Financial Supply Chain

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Economic Clouds Bring Out the Sun for Supply Chain Finance in Latin America While SCF has been widely adopted in Mexico and, to a lesser extent, in Brazil, it has struggled to gain momentum in other major countries in the region. Changing economic conditions across Latin America could be poised to give SCF a boost.

Economic Clouds Bring Out the Sun for Supply Chain Finance in Latin America

by Ana Kube, Managing Director, Regional Trade and Product Management Executive, Global Treasury Solutions - Latin America and the Caribbean, Bank of America Merrill Lynch

Supply chain finance (SCF) in Latin America could be about to experience a new dawn. While SCF has been widely adopted in Mexico, largely because of the close integration of its economy with the US, and, to a lesser extent, in Brazil, it has struggled to gain momentum in other major countries in the region, such as Chile, Colombia and Peru [1]. Now, changing economic conditions across Latin America could be poised to give SCF a boost.

According to the World Bank, growth in Latin America and the Caribbean slowed markedly to 0.8% in 2014 – a third of the level enjoyed in 2013 and the slowest in over 13 years, with the exception of 2009 [2]. While there are significant differences in the prospects of individual countries, domestic problems, reinforced by falling global commodity prices and the slowing Chinese economy (which is a major buyer of Latin American exports), are hampering the prospects of some of the largest economies in the region.

Weaker conditions in major Latin American economies could create challenges for domestic banks in the region, with consequent effects on the price and availability of finance. In some instances, it could also lower the credit quality of suppliers across Latin America, further exacerbating the challenges they face in securing cost effective finance. All of these developments should spur enthusiasm among suppliers in the region to take part in targeted SCF programmes whereas previously they might have balked at a programme they didn’t always perceive as being to their advantage.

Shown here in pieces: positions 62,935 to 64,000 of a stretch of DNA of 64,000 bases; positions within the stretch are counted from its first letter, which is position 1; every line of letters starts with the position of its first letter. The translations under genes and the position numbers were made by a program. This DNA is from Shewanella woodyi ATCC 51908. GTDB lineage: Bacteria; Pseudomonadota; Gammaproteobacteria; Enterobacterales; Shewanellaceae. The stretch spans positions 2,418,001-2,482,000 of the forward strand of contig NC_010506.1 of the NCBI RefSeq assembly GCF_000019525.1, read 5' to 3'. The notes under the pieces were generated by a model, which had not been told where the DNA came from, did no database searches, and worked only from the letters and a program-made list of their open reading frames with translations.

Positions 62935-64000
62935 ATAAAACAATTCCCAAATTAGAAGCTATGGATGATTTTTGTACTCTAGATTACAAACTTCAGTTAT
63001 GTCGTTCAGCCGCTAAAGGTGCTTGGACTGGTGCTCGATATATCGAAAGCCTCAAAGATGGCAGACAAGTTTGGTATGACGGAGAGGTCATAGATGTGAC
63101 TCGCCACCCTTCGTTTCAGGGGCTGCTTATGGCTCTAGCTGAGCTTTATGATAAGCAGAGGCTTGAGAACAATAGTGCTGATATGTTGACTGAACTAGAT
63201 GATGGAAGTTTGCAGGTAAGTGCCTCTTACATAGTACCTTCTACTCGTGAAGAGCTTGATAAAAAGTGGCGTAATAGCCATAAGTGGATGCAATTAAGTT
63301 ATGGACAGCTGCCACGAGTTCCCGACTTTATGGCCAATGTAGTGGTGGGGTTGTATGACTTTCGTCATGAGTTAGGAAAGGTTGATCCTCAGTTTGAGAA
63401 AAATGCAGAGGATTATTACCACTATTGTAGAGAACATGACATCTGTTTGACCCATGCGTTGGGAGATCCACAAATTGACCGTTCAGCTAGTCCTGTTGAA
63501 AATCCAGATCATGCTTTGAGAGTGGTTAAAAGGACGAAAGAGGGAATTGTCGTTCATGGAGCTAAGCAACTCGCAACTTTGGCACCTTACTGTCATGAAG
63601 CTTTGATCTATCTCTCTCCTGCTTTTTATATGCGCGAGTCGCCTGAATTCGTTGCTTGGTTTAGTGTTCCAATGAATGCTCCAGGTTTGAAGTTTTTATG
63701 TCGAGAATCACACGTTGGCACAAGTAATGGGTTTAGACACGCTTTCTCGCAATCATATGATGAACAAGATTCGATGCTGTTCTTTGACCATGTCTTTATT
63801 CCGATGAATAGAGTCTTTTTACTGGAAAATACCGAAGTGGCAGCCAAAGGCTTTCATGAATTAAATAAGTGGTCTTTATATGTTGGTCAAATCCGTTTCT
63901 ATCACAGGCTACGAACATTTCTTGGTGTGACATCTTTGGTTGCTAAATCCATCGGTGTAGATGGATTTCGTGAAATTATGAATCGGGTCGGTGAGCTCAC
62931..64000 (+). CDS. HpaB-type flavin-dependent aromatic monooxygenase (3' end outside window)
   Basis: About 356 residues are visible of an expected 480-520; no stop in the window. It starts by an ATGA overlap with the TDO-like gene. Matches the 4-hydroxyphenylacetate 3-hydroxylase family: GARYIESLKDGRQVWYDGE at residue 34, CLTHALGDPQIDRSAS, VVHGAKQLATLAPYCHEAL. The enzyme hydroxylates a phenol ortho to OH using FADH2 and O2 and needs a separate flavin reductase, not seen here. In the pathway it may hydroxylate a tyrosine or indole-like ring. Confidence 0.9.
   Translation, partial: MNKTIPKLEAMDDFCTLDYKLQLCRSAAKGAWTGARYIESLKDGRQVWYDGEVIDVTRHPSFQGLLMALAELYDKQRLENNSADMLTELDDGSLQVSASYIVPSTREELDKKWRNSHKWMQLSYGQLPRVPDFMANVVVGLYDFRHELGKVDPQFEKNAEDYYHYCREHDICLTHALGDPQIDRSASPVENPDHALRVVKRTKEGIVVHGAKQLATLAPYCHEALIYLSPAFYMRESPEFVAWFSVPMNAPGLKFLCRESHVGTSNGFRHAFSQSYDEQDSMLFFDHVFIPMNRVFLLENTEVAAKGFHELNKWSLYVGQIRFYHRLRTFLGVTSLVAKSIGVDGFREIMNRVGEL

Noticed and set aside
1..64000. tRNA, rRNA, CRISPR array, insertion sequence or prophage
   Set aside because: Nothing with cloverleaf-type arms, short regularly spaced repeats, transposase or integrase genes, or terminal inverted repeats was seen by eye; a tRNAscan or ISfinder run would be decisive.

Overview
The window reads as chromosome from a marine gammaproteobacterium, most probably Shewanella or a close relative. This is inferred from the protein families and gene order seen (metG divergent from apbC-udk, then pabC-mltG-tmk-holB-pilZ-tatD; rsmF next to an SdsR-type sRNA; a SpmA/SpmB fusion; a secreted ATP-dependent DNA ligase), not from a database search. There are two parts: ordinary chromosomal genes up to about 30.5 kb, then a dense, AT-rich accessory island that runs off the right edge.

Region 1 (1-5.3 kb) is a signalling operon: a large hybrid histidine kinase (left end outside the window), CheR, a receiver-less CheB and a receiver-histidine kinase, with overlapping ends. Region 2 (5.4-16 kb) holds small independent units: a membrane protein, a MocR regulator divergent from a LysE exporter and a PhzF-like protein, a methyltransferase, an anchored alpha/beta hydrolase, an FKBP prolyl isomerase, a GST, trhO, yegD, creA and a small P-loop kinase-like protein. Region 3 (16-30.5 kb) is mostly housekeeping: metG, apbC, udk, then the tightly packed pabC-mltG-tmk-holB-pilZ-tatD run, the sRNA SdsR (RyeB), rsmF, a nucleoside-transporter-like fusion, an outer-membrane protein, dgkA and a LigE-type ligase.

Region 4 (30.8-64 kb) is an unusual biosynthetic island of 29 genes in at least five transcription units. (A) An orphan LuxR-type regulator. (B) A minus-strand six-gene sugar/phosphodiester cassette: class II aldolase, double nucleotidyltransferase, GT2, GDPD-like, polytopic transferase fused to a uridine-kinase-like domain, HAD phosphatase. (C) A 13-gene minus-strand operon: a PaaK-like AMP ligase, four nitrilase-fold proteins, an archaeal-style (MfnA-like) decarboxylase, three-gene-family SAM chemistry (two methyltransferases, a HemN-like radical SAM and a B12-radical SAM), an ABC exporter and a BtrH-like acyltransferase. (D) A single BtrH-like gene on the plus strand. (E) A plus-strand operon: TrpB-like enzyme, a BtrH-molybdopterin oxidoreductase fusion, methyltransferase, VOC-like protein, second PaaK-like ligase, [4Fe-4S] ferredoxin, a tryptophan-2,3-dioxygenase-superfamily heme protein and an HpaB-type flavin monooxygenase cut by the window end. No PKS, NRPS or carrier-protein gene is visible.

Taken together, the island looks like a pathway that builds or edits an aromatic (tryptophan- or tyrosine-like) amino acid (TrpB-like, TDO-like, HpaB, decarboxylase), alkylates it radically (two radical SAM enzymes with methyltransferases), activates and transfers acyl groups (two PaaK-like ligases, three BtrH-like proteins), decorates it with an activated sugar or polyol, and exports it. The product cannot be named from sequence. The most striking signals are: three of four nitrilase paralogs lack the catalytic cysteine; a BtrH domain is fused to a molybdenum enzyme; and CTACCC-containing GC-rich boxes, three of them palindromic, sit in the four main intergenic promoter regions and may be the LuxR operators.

Roadblocks to SCF

Within Latin America, it is important to differentiate cross-border SCF from other supply chain focused financing solutions, such as factoring and invoice discounting. While the latter have been enormously successful, true cross-border SCF has struggled in many countries in the region since international banks began to introduce it in the 2000s. The slow adoption of SCF in many Latin American countries in the past can be attributed to a number of factors.

Firstly, outside Mexico and Brazil, the vast majority of Latin American companies are modest in size, and in SCF size does matter. Of interest is the fact that some of the largest companies in the world are the ones who have most aggressively adopted SCF due to the significant cash flow improvements their sheer size can generate, reportedly up to $1bn in some cases.[3] The more modest the company size the smaller the cash flow improvements and many either don’t have the scale necessary to initiate SCF programmes or the knowledge, experience and ambition that encourages Mexican and Brazilian corporates to emulate US and Europe multinationals. From a supply chain perspective, Mexico also clearly benefits from both its proximity and integration into much of US manufacturing and its consequent integration into US supply chains as SCF necessarily mirrors existing relationships. Other regional economies do not have similar levels of integration with more developed markets.

Secondly, the diversity of Latin America in terms of regulations and markets has discouraged many international banks, which most often implement cross-border SCF solutions, from marketing the solution widely outside Mexico and Brazil. Different legal environments and financial systems mean that banks have to tailor the mechanics of SCF to each country. Given potentially more limited business prospects in many Latin America markets, the region as a whole is less of a priority for international banks than Europe, the US, or parts of Asia.

Thirdly, and perhaps most importantly, the disparity in credit quality – with buyers having superior credit quality (and, therefore, the ability to borrow more cheaply than suppliers) – that ordinarily drives the adoption of buyer-driven SCF seldom exists in Latin America. Traditionally, SCF uses the superior credit quality of buyers to enable suppliers to get paid sooner than usual by financing their receivables below their usual borrowing cost via arrangements with the buyers’ bank. In return, buyers increase their payment terms allowing them to extend their days payable outstanding. In Latin America, the disparity in credit ratings between buyer and supplier is rarely marked and, therefore, the potential savings in terms of financing costs is more limited.

Lastly, the macro-economic outlook of the region can hamper growth of SCF as banks tighten up on lending, especially to smaller firms. And without bank lending to step into the gap created by longer terms, the programmes struggle to be as successful as anticipated.


[1] All products and services may not be available in all jurisdictions and are subject to change without notice.
[2] ‘Global Economic Prospects’, World Bank, January 2015
[3] New York Times, April 6, 2015

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